Posted in Marriage, Psychology, School | 5 Comments

5 Responses to Sex & Intimacy & Connection

  1. Toni says:

    I think it may indicate several things:
    That we are whole people, rather than a separate and disconnected mind, body and spirit.
    That intimacy and openess should be a part of marriage, and that the sexual response to that is in fact a natural and healthy one because such intimacy and sharing should be happening in our marriages.
    From the last point, that counselling in this way is not really part of God’s natural order, but is something that we’ve added to make up for the lack and to help our broken and disfunctional situations. That doesn’t make counselling wrong – only that it is required because people are disfunctional, broken and sinful.

    Feel free to disagree, but I think you nailed it with that last comment “It’s not sex that we want. Not really. Well, we want that too. But what we really want is for it to come out of who we are, not who we pretend to be. The strongest and deepest connections come out of our weakest places. And that is really quite wonderful.” I might go to other men for wise counsel, support, advice (I won’t go to a woman for obvious reasons) but the one person who I will allow to see my in my weakness and fragility, despair and struggle is my wife.

    Interesting to turn it on it’s head for a moment – when there’s no longer openess and intimacy of sharing reality within a marriage then often the sex dies too. Marriages where the only thing left is sex are usually dry, sad places occupied by people with hard and lonely hearts.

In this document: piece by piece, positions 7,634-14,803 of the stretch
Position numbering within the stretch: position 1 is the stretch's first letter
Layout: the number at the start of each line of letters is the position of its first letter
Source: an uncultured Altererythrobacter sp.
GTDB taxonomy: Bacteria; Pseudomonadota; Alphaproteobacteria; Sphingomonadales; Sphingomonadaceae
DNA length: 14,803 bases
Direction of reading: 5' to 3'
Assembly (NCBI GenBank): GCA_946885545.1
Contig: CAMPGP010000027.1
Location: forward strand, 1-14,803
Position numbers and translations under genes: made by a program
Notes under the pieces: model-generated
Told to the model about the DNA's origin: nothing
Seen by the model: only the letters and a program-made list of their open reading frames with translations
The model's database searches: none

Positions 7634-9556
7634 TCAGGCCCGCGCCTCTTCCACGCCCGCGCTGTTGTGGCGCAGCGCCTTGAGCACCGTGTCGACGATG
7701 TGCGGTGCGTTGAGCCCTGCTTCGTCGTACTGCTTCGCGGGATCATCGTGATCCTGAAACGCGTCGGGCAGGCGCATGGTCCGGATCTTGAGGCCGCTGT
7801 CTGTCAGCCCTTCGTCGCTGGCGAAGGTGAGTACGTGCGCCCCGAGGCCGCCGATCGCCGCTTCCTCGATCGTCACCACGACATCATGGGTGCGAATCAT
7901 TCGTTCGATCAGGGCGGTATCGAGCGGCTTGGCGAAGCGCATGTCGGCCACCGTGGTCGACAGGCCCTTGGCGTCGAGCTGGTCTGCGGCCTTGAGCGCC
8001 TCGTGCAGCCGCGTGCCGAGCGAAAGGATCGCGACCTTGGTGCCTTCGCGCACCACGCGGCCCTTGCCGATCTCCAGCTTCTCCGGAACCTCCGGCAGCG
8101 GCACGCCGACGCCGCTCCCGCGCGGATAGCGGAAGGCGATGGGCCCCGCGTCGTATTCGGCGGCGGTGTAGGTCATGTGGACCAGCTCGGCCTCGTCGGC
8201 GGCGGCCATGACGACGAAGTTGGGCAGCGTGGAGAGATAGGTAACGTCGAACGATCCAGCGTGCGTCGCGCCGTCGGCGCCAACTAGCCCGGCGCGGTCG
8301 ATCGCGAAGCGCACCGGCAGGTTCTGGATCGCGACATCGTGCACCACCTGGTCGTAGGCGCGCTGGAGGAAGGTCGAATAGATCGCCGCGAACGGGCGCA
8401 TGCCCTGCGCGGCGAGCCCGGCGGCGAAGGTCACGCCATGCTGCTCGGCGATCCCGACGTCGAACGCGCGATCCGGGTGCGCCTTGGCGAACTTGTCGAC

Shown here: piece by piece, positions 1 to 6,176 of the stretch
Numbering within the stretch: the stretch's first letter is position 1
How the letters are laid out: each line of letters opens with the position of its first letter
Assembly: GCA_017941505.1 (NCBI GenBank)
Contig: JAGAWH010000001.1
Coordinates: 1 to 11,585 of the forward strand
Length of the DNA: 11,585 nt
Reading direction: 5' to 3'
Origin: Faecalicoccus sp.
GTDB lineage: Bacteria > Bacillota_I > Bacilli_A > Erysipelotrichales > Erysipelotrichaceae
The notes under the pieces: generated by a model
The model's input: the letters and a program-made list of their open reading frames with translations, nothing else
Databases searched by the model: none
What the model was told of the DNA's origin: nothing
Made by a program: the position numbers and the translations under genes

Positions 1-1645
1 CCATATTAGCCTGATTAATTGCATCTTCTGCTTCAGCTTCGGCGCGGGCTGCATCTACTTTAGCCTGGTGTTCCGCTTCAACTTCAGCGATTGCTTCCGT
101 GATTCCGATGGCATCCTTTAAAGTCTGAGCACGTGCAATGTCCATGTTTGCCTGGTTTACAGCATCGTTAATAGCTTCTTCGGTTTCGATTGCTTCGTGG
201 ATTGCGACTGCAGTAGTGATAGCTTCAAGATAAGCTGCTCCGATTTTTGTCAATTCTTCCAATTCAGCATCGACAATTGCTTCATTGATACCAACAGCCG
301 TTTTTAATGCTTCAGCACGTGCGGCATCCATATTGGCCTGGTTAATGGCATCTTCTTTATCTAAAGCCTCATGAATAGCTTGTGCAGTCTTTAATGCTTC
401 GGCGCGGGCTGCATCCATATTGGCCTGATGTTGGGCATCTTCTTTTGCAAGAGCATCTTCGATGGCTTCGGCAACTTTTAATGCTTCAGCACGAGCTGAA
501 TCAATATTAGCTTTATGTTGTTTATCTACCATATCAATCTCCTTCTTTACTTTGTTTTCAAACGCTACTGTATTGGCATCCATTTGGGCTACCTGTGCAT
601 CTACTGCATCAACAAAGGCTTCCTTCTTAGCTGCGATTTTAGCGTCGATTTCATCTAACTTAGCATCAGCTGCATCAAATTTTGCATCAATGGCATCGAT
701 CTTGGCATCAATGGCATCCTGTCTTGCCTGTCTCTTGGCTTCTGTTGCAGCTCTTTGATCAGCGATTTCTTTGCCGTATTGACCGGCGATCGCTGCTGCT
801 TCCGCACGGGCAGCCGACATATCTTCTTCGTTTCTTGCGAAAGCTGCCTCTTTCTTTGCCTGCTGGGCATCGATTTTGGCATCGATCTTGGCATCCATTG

No wonder counselling is fraught with sexual danger.

  2. Thanks for your comment, Toni. I especially like your last point looking at marriage. A lot of the case studies I read talked about counselors being most vulnerable to client sexual relations at times when their personal life/marriages were in low spots or other times of personal vulnerability. Once again, VULNERABILITY and looking for a place to find connection.

    I wouldn’t go so far as to say that counseling is not a part of God’s natural order. In fact, I would probably say the opposite. That the openness, trust, compassion, and empathy fostered in a therapeutic alliance are EXACTLY what God has always wanted for people. And it is actually a good thing that there is a place for people to go where someone is professionally obligated to provide that — what is NOT part of God’s plan is that people do not find that kind of relationship in the outside world in friends and family.

    Any more thoughts? I think we are agreeing here. And I really like how you made the connection to the flip-side of marriage.

  3. Toni says:

    Chris and I talked about this in the car later. She cited the example of extra-marital counselling as being ‘healthy’ in the case berievment counsellors. Generally she didn’t especially agree, but she can’t always be right, now can she? 😉

    We probably mostly agree Dixie.

  4. Heather says:

    A very good, thought-provoking read. Thanks Dixie!!!